"Earth Exceptionalism" In The DC Omniverse

Until we have a title for it, we are calling the big DC Comics relaunch in March, the DC Omniverse. Yesterday I mentioned how Death Metal: Rise Of A New God may be showing how that may start to play out. But the introduction to today's Tales Of The Dark Multiverse: Hush outlines some interesting subtext in recent superhero universe storytelling.

"Earth Exceptionalism" In The DC Omniverse
"Earth Exceptionalism" In The DC Omniverse

And I don't just mean that now that Dan DiDio is gone, a lot more DC Comics are running page one recaps like Marvel do. No, it was the sentence, talking about the multiverse – omniverse of different realities, "in every one, of great interest is the planet Earth".

"American exceptionalism" was originally a critique of the United States of America, a phrase coined by none other than Josef Stalin. That the country sees its history and its nature as inherently different from that of other nations. But it is a phrase that has been unironically embraced by those who openly believe that's true, championed by Ronald Reagan. That, as a result of the American Revolution and a uniquely American ideology based on liberty, equality before the law, individual responsibility, republicanism, representative democracy, and laissez-faire economics, and a direct blessing from God, the USA is just better than everywhere else at everything – and certainly more important than anywhere else. And to be fair, pretty much every country – every county – every town and village has it to some degree. I grew up in Yorkshire, nicknamed "God's Own Country". Britain still sings "Rule Britannia, Britannia rules the waves" despite every indication to the contrary,

And even when the concept is challenged by, say, more liberal voices – it just manifests in different ways. Take the DC multiverse, the main universe is Earth One, the parallel version is Earth-Two, another twisted version on Earth-Three. After the events of the New 52, with 52 alternate universes, the DC universe was Earth-Prime, and the differences between realities was all down to what was happening on Earth, despite each reality containing an entire universe.

It took a Brit, Alan Moore, to declare that the Marvel UK universe he was writing in, was Earth 616. A random, unimportant number, well down the dimensional dial, and one eventually picked up by the Marvel Universe. It was funny, self-deprecatory and full of perspective. It was the voice of someone living in a country that was once the dominant world power, but now an international irrelevance. Britain used to be Country 1 and was now Country 616.

While Marvel creators enjoyed it, editorial did not, and eventually used the Secret Wars event to remake the Marvel multiverse and to make the Marvel Universe, Prime Earth. The idea of American exceptionalism had just switched to Dimensional exceptionalism. And all the different parallel universes having something different to do with Earth, rather than, say, the Skrull Homeworld, or Apokalips.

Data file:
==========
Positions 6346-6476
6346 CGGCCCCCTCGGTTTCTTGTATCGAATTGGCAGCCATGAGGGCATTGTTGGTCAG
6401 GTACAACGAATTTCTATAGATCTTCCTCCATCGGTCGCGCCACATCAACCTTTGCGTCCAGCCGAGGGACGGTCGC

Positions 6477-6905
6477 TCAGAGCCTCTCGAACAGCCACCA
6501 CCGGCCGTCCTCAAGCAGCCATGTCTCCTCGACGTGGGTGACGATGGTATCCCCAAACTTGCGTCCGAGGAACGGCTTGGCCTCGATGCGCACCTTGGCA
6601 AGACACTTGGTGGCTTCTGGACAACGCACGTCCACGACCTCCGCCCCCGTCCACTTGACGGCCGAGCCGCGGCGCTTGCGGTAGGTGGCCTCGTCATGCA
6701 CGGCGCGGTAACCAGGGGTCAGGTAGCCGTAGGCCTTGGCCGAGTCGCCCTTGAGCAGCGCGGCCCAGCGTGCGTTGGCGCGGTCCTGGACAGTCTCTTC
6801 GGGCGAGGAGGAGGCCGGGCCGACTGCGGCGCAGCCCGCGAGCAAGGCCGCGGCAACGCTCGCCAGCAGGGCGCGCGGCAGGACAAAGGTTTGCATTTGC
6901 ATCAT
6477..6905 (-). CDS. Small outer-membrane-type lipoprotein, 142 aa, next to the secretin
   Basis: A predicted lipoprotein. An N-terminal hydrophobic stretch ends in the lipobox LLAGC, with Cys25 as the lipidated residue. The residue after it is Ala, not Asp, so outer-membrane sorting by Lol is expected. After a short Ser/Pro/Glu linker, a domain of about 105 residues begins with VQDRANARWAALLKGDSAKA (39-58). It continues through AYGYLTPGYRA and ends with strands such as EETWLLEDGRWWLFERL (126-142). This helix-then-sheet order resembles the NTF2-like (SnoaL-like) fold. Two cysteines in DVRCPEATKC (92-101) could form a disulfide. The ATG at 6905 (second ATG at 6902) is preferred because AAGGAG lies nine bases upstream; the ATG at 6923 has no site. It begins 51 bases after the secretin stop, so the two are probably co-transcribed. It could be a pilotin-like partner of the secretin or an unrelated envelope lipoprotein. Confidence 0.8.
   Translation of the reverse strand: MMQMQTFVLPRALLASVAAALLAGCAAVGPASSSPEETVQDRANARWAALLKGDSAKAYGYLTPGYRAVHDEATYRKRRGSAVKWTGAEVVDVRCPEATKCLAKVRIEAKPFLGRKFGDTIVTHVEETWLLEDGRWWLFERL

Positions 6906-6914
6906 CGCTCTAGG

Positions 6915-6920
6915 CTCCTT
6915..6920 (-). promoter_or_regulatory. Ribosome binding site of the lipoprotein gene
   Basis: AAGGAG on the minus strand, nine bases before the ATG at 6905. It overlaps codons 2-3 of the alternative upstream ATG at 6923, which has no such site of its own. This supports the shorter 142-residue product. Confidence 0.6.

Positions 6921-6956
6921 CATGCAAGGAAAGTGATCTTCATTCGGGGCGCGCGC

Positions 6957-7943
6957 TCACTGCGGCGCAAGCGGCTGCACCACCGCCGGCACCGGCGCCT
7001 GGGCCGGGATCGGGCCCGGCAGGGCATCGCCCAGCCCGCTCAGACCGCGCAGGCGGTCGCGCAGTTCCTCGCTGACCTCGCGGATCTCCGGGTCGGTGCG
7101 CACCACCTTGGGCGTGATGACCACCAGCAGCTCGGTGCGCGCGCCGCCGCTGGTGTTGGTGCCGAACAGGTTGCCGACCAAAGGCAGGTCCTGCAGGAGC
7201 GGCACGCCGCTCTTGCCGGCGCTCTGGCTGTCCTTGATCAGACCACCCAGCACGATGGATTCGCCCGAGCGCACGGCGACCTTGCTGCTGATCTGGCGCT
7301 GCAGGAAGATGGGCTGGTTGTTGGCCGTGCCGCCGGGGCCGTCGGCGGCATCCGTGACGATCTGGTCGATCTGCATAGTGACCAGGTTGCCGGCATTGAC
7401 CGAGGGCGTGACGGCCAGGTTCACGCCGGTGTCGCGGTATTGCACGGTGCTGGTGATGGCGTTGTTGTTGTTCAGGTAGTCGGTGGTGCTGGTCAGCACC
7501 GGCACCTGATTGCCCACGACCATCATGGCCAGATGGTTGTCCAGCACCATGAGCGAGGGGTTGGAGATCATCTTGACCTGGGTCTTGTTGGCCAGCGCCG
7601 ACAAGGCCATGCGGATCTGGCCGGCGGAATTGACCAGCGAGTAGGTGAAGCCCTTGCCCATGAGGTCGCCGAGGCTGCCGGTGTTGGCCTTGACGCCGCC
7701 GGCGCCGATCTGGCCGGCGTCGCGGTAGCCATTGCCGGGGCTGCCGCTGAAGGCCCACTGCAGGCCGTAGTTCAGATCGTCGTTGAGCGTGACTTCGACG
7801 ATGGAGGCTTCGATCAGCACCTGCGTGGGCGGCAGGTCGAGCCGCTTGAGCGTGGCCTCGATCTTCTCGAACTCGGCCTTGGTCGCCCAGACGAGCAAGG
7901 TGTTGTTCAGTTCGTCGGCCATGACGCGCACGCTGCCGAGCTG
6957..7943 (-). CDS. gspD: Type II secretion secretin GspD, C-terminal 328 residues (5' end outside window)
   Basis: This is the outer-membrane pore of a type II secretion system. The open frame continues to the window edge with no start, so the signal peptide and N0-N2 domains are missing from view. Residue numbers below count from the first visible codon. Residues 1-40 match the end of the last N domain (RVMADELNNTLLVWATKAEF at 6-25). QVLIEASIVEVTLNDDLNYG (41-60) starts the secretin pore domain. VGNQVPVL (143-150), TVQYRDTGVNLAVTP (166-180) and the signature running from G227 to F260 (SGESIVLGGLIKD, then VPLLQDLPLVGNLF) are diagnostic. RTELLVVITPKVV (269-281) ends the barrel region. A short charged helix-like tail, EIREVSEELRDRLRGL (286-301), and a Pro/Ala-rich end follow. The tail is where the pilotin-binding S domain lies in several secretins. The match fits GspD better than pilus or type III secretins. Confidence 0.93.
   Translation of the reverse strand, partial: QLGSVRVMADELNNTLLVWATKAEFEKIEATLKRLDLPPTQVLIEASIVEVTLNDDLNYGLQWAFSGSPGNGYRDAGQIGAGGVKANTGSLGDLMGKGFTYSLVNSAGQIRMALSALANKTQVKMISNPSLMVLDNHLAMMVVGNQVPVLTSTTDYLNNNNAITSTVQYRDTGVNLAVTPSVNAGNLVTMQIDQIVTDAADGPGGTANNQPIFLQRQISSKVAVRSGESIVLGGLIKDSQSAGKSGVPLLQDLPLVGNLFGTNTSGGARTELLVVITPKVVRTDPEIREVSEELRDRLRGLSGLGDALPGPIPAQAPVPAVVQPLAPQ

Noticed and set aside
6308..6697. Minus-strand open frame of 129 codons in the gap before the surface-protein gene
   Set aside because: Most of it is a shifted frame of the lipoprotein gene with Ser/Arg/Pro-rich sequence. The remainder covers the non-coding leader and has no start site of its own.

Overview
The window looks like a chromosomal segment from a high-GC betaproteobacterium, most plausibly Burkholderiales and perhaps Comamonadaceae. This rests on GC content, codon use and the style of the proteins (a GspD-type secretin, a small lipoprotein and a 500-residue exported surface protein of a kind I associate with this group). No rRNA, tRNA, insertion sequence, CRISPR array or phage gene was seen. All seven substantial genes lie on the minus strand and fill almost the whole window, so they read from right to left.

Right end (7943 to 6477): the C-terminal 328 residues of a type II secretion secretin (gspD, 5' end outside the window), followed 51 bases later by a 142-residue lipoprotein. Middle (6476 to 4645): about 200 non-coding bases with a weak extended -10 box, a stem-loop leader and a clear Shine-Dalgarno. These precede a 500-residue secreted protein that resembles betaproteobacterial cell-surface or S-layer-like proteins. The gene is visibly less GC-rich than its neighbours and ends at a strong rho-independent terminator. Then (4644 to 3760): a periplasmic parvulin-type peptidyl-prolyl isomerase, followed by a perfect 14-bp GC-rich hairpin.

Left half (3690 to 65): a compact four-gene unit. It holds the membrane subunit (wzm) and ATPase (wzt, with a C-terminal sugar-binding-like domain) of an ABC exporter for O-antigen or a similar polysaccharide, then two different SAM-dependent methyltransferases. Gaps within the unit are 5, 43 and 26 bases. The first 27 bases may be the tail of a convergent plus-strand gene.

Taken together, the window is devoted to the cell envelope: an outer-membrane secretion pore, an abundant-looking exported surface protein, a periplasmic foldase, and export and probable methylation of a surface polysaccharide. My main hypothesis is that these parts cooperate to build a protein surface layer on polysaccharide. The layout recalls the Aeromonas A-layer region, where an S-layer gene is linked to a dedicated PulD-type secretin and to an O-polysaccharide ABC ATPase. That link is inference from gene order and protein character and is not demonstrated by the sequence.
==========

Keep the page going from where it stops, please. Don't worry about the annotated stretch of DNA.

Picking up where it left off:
Which weirdly makes superhero multiverse storytelling a version of geocentric beliefs, that the sun, and all the other planets, orbit the Earth. A belief entrenched for millennia and maintained by the Church even when science disagreed. It's a human trait to believe that everything revolves around oneself, it's just curious to see the many ways that exhibits itself. Of course, for Presidential candidates, that can sometimes end up being true… and so we have the DC Omniverse. A multiverse of multiverses, each with infinite universes, each with uncountable galaxies, each with uncountable stars and all revolving around, as Douglas Adams put it "Far out in the uncharted backwaters of the unfashionable end of the western spiral arm of the Galaxy lies a small unregarded yellow sun. Orbiting this at a distance of roughly ninety-two million miles is an utterly insignificant little blue-green planet whose ape-descended life forms are so amazingly primitive that they still think digital watches are a pretty neat idea." Alan Moore liked Douglas Adams too (Dirk Gently inspired From Hell) – and this attitude seems to come from a similar (if not total) sense of perspective…

Following the smash success of last year's Tales from the Dark Multiverse series, DC returns with five new tales that explore dark, twisted timelines spinning out some of DC's most iconic stories. It begins with the story that kicked off the modern era for Batman…"Hush"! The landmark story introduced Bruce Wayne's childhood friend Tommy Elliot as he tried to destroy the Dark Knight…but what if Tommy had ruined Bruce's life when they were children? Tommy Elliot grew up to be the Dark Prince of Gotham City with the help of Talia al Ghul, Oswald Cobblepot, Harvey Dent, and Jason Todd! But vengeance is coming in the form of Batman the Silenced…who will tear Tommy's life apart! Written by rising star Phillip Kennedy Johnson (The Last God) with jaw-dropping artwork from Dexter Soy (Batman and the Outsiders)!In Shops: Nov 03, 2020 SRP: $5.99

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Rich JohnstonAbout Rich Johnston

Founder of Bleeding Cool. The longest-serving digital news reporter in the world, since 1992. Author of The Flying Friar, Holed Up, The Avengefuls, Doctor Who: Room With A Deja Vu, The Many Murders Of Miss Cranbourne, Chase Variant. Lives in South-West London, works from Blacks on Dean Street, shops at Piranha Comics. Father of two. Political cartoonist.
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